An adoptive mother finds her way, parenting two girls whose stories are distinctly different from most other African-American children they meet.
By Rita Radostitz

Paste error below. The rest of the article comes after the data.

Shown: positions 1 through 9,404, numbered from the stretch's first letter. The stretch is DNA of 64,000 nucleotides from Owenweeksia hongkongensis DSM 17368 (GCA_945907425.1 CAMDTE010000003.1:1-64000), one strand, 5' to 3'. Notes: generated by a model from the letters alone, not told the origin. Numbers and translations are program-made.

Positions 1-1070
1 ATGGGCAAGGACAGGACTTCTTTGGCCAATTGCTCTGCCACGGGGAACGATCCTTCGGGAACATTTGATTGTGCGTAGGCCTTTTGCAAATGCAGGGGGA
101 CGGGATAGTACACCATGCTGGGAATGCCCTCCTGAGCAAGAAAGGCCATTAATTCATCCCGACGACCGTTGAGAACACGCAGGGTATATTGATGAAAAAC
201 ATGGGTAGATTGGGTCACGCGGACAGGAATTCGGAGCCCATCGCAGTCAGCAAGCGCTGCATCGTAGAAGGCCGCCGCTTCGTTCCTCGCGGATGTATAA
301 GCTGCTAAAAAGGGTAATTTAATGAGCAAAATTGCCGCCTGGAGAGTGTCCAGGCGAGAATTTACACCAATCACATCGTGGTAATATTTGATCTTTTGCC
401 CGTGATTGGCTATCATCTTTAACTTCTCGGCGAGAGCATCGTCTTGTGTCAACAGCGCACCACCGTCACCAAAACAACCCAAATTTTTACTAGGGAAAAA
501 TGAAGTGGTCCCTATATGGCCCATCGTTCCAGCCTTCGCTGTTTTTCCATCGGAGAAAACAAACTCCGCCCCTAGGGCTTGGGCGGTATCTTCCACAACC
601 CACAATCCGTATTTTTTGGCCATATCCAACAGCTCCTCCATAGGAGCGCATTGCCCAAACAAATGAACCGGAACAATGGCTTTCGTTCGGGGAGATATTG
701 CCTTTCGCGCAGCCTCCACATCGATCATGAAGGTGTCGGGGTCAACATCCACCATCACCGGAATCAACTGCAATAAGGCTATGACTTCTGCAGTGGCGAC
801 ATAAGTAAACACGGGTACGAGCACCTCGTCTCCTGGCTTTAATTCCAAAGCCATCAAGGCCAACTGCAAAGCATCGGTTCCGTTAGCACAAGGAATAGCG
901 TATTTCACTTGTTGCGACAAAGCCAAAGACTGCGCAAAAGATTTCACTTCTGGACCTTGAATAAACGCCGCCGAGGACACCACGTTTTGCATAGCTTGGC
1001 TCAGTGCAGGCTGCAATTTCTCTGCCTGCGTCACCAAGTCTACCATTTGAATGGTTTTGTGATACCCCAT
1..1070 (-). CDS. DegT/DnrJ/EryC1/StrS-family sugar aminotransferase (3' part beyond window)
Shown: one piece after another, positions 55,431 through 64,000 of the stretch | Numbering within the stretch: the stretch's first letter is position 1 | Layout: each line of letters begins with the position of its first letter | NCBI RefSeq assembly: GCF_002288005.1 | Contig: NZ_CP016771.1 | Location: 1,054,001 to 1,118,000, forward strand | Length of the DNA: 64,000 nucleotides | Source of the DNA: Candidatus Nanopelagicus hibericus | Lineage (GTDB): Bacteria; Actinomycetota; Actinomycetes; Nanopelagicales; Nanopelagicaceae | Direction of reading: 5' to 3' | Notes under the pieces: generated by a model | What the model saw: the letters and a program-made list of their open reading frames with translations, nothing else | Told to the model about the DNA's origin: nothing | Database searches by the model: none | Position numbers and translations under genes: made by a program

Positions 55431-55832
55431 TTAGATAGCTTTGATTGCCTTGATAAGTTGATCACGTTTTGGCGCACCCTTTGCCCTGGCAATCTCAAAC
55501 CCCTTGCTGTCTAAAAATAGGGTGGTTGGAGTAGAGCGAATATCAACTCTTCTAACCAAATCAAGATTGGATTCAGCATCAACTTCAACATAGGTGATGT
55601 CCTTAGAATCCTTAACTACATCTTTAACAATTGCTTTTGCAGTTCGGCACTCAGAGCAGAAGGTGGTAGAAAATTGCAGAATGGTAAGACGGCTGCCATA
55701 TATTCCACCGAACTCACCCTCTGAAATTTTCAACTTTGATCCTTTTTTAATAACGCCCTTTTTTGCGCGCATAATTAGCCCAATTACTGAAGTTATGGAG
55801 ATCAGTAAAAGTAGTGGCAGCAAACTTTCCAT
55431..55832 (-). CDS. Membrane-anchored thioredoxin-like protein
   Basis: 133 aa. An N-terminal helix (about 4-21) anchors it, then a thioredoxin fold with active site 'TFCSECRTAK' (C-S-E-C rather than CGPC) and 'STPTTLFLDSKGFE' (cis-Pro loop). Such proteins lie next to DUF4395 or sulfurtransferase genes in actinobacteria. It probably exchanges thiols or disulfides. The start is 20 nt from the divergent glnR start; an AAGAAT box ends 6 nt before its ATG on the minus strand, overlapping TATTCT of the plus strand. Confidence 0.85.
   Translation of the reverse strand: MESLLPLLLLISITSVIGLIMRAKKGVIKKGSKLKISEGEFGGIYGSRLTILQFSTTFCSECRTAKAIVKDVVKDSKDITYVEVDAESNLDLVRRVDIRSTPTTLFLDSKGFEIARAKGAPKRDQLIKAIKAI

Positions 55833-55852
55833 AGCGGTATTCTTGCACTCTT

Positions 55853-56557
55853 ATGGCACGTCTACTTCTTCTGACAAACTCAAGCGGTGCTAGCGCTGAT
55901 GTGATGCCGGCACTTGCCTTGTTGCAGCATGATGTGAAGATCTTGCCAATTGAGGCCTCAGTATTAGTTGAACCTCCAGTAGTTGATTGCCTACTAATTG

My daughters have caramel brown skin, dark brown eyes, and tightly curled black hair. They are African by birth, American by citizenship, but have always self-identified as Habesha (the Amharic word for Ethiopian). Two-and-a-half years ago, these eight-year-old twins left everything familiar and came to America to learn a new language, a new culture, a new family’s ways. Because of their history—and the long history of their people—they fit in differently in our society. Even though they have brown skin, and were adopted, they have little in common with the other African-American girl in their class, a native English speaker adopted by white parents as an infant.